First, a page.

iPhone 15 — Apple's about to repeat its biggest iPhone 14 mistake

iPhone 14
(Image credit: Tom's Guide)

Update: Check out our Apple Event live blog for the latest from Cupertino on the iPhone 15 and more.

Apple doesn't make many missteps when it comes to iPhones, as the popularity of the company's smartphone would suggest. And it's even rarer for Apple to repeat a mistake when coming out with a new iPhone. Yet, rumors suggest that's exactly what Apple is about to do with the iPhone 15 when that new phone arrives in a month's time.

Think back to last year when Apple did something it had never done before with its phones — release models powered by different types of chipsets. The iPhone 14 Pro and iPhone 14 Pro Max both featured a brand new A16 Bionic system-on-chip, powering those phones to the top of most benchmark charts for mobile handsets. Meanwhile, the iPhone 14 and iPhone 14 Plus made do with a variation on the A15 Bionic found in the previous year's phone.

You could argue that the decision really didn't hurt Apple. The iPhone continues to sell well, and more people doubtlessly decided to pay up for the iPhone 14 Pro models, not just for the newer silicon but also for the telephoto lens, fast-refreshing display and notch-replacing Dynamic Island cutout.

Still, the move made the standard iPhone 14 feel diminished. It's one thing to settle for less impressive specs to get a lower-cost phone. It's quite another to have to accept an older system-on-chip while all the attention gets lavished on a premium Pro model that's out of your price range.

If Apple's processor split for the iPhone 14 lineup rankled last year, then best prepare yourself for a rerun this fall — rumors suggest the phone maker intends to do the same thing with the iPhone 15 lineup.

A17 Bionic vs. A16 Bionic

A17 Bionic chip

(Image credit: Notebookcheck)

This time around, the less expensive models — that's the regular iPhone 15 and the larger iPhone 15 Plus — are rumored to be getting the A16 Bionic from the current iPhone 14 Pro models. Meanwhile, the iPhone 15 Pro and iPhone 15 Pro Max will reportedly run on a new A17 Bionic system-on-chip.

The A17 Bionic won't be your typical annual upgrade. It's built on a 3nm processor compared to the 4nm A16 Bionic. That means a denser chip, which usually results in big gains in both performance and power efficiency. We'll have to test to confirm but on paper, you'd figure an iPhone 15 vs. iPhone 15 Pro comparison will feature some pretty distinct gaps in performance and battery life tilted toward the Pro models.

It's not all bad news if you opt for an A16-equipped iPhone 15 model. Based on our iPhone 14 Pro benchmarks, the A16 produces some pretty impressive numbers, even if Snapdragon 8 Gen 2-powered phones score better on some graphics tests. You can expect very strong performance from the A16 — just not nearly as strong as what the A17 figures to provide.

For that reason, it's tempting to think of the iPhone 15 as an also-ran to its more premium Pro sibling, even if that assessment is ultimately unfair. The iPhone 15 is tipped to get some other improvements like a better main camera and a Dynamic Island cutout of its own, even if those features also feel like hand-me downs from the iPhone 14 Pro. 

Why split chipsets is a mistake

iPhone 15 dummy units

(Image credit: MacRumors / YouTube)

It also doesn't help that Apple is the only major phone maker to include this distinction for its flagship phones. All three Galaxy S23 models run on the same Snapdragon 8 Gen 2 system-on-chip. The same goes for both the Pixel 7 and Pixel 7 Pro and Google's Tensor G2 silicon.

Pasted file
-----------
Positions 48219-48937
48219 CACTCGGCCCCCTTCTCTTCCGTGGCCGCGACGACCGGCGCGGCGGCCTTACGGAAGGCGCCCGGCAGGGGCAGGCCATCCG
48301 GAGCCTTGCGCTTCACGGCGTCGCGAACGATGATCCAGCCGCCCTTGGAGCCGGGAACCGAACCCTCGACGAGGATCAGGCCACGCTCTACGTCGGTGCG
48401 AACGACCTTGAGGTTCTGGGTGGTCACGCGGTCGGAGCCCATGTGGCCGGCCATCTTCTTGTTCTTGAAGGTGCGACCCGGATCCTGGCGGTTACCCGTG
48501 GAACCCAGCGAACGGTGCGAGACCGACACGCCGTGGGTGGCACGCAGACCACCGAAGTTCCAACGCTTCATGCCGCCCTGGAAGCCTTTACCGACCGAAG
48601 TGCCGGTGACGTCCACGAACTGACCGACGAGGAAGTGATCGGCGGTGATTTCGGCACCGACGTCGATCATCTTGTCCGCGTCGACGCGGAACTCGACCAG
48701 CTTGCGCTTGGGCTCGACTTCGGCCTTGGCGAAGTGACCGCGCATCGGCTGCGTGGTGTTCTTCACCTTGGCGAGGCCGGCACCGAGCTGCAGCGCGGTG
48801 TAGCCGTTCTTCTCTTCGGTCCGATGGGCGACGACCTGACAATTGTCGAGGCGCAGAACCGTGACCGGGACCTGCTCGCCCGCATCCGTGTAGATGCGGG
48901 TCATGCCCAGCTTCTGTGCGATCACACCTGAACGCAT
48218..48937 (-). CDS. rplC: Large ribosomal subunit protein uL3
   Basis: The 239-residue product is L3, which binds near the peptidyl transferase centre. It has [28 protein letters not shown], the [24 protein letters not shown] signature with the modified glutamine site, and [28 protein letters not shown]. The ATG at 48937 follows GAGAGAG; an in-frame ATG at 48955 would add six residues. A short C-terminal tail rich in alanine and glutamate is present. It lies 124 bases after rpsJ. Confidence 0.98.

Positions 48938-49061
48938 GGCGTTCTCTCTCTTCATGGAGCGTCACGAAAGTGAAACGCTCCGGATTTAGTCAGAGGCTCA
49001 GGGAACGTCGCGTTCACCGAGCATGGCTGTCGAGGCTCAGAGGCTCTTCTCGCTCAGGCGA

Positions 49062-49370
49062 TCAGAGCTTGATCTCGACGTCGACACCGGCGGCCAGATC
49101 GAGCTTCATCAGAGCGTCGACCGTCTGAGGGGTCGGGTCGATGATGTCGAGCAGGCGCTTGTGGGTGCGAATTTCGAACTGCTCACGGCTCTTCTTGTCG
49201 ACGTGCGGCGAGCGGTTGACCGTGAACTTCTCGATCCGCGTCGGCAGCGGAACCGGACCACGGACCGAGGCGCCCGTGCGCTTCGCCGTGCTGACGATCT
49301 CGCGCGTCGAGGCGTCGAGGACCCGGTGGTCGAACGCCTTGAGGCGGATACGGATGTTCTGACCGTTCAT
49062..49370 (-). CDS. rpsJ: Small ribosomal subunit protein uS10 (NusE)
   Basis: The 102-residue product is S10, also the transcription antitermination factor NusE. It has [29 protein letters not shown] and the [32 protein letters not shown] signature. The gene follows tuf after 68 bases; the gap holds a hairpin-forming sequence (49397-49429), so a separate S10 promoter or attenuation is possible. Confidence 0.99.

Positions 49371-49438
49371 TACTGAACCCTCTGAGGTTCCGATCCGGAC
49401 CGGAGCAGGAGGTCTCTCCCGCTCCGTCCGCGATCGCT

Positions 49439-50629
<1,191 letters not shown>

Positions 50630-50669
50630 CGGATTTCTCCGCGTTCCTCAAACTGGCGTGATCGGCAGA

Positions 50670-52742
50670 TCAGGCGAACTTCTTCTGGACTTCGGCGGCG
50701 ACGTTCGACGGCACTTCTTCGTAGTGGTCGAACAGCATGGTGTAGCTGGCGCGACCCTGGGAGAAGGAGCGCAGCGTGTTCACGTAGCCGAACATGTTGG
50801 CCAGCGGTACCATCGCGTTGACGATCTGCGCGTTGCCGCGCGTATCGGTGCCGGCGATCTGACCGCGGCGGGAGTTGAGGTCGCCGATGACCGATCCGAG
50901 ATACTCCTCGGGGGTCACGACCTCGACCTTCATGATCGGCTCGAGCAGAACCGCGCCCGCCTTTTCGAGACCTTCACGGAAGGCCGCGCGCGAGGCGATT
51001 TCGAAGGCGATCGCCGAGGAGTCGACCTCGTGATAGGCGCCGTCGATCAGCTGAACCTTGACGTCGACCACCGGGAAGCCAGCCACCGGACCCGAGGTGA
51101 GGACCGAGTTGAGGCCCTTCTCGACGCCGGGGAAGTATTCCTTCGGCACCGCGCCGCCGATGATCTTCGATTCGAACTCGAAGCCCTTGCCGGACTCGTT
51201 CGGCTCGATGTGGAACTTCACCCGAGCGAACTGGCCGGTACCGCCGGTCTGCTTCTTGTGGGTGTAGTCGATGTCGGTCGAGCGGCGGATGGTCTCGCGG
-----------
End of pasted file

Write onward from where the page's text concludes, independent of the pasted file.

You pay $799 for a Samsung flagship and you get the same chipset found in the $1,199 Galaxy S23 Ultra. That same $799 buys you an iPhone with silicon that powered last year's phones. That's a bad message to send to consumers.

It's an especially odd distinction to make when there are other ways to differentiate your Pro models from the entry-level flagship. For years, Apple was content to make cameras that big distinction between the pro and standard iPhones. It subsequently added display refresh rates as a difference maker. You could look at other areas, too — base model storage capacity, charging speeds, display brightness — before you ever decided to split up the processors being used by your flagship models.

But that's not the direction Apple is going in, if the iPhone 15 rumors prove true. Apple is betting that smartphone users who truly want a premium phone won't blink at paying up for a Pro model and the ones who can't swing that cost will decide that the standard iPhone is good enough. You'd have a hard time arguing against Apple's strategy given the company's track record, but it doesn't make the situation any more appealing for iPhone 15 shoppers.

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Philip Michaels

Philip Michaels is a Managing Editor at Tom's Guide. He's been covering personal technology since 1999 and was in the building when Steve Jobs showed off the iPhone for the first time. He's been evaluating smartphones since that first iPhone debuted in 2007, and he's been following phone carriers and smartphone plans since 2015. He has strong opinions about Apple, the Oakland Athletics, old movies and proper butchery techniques. Follow him at @PhilipMichaels.

  • nervebreakers
    I would argue that the iphone 14 should basically be thought of as the iphone 13 pro S model as it features items compatible with each other, like no dynamic island. Conversely I don't understand the feigned surprise that all iphone 15s will have dynamic island since base model is again basically an iphone 14 pro S model. It's almost like they forget. I'm wondering if they started this because they had overproduced cpus for Mini models and someone suggested they could just use them up with this approach, sort of a built in "gray market " each cycle.